July 7, 2016
By Skyler Korgel
In my experience, registering eligible voters has been an unpredictable experience that draws up a wide array of emotions and reflections on the state of American democracy. Since I became a volunteer deputy registrar (VDR) in February 2016, I have attended five voter registration events, conducted registration-focused block walking, and reached out to my voting-eligible friends yet have only been able to bring 20 people into the realm of political participation. On one hand, I have been able to empower soon-to-be voters, give them critical information about how voting works in Texas, and connect them with resources to become informed about issues and candidates. On the other hand, I have had more than enough instances of perfectly eligible persons outright declining to register to vote, ensuring they can’t engage in the system by which our lives and society are dependent.
My first experience with helping others to register to vote was in early 2012 during my senior year of high school as the presidential primaries raged on. Although I was not yet 18 years old, I stumbled upon a pile of mail-in registration forms and carried them around in my backpack hoping to encounter a classmate old enough to register. I didn’t get too many of my peers to register themselves then, but having the knowledge to answer the questions of anyone politically curious was important to have. Unfortunately, the drive to help my peers register to vote faded when I was transplanted to Austin and remained so while attempting to figure out life anew until a few months ago. The first voter I registered as a VDR was a close friend that had recently moved to Austin, but like so many others, had no idea what to do or where to go to be able to register to vote. In the moment, it felt great to help a friend fulfill his right to vote. But I soon realized the extent to which information regarding voting is out-of-sight-out-of-mind to those who do not intentionally prioritize keeping up with current events and politics.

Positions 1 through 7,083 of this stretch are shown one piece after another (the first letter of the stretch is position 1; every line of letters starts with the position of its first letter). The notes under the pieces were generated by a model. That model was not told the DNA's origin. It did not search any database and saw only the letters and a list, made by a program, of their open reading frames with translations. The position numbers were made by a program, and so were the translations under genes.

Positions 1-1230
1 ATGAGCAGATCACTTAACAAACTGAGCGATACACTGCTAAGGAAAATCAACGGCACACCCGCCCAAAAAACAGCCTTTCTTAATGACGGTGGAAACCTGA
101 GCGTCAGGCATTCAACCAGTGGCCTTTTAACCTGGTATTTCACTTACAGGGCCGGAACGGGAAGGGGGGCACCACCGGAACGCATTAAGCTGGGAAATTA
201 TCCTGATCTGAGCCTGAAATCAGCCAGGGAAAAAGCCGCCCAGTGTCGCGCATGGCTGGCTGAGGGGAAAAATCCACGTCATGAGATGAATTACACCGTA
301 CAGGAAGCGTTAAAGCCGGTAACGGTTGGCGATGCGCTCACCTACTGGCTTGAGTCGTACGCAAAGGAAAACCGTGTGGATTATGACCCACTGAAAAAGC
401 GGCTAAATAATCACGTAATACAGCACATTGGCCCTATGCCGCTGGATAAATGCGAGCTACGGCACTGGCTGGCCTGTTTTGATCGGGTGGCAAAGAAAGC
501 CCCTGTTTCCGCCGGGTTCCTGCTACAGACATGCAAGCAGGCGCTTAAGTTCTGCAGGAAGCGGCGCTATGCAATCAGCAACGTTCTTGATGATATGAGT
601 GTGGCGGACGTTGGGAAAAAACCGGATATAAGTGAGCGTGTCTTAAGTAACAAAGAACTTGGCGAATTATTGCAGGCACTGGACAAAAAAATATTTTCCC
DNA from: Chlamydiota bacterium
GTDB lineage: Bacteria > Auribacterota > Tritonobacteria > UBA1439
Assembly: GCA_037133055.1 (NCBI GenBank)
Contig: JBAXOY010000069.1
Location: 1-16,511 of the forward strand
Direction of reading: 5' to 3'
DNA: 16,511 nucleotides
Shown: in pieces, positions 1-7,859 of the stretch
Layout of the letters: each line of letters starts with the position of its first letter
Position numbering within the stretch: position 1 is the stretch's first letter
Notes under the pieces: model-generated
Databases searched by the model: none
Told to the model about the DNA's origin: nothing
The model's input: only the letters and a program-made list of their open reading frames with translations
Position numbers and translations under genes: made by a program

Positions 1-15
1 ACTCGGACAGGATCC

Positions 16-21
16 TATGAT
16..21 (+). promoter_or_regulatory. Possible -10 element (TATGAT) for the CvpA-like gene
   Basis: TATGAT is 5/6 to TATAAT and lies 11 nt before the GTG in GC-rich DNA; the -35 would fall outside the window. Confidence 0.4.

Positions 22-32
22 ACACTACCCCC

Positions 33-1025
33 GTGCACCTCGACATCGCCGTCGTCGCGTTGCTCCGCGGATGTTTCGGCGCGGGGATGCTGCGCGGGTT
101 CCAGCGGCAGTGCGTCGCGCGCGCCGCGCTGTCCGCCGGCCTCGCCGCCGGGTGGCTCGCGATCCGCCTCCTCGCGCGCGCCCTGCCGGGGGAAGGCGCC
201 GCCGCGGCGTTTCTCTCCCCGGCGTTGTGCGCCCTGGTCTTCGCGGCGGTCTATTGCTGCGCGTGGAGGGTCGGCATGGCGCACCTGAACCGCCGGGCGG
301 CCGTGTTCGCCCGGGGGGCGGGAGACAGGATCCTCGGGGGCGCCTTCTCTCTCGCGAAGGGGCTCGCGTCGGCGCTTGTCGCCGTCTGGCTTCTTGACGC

While being able to register a citizen is a uniquely empowering skill, the mere existence of a societal need for VDRs speaks to the decline of personal civic engagement in the state of Texas. In preparation for voter contact and registration efforts at the Campaign Academy, we have heard of nearly every rationale to convince infrequent voters to vote including the civic duty and “people gave their lives for this right” arguments, yet these prove unconvincing to the average voter until it’s made personal. Since becoming intensely involved in the immigrant rights movement, for me, voting has taken on a completely new and deeply personal significance compared to when I first registered. Now, a significant portion of my closest friends are undocumented and I devote my time, efforts, and passion to immigrants young and old who are ineligible to vote and, as things are now, will live their entire lives without that ability. So when I cast my vote, I do so with them in mind. Yet too often during voter registration efforts I am disappointed by people who are admittedly too uninformed or complacent to exercise their right to vote, which is denied to my friends. Throughout my time at the Academy, I have heard excuses not to register from, “It looks like too much paperwork,” and, “Not this year, both candidates suck,” to, “That (voting) is not really my ‘thing’”. Thus, allinall trying to register people to vote has left a net negative impression on me, but, then again, the mind tends to focus on negative factors tenfold over positive factors.
From the elation of opening the political system up to enthusiastic newcomers to the frustration of wading through complacency and ignorance, being a volunteer deputy registrar comes with a unique set of joys and challenges as well as dual optimism and pessimism about the direction of our democracy. Above all of that though, this experience has helped me more fully understand the value of my own advocacy and political participation as a voice and vote in solidarity with my friends that are shut out of the ballot box, yet whose lives are greatly more affected by the results.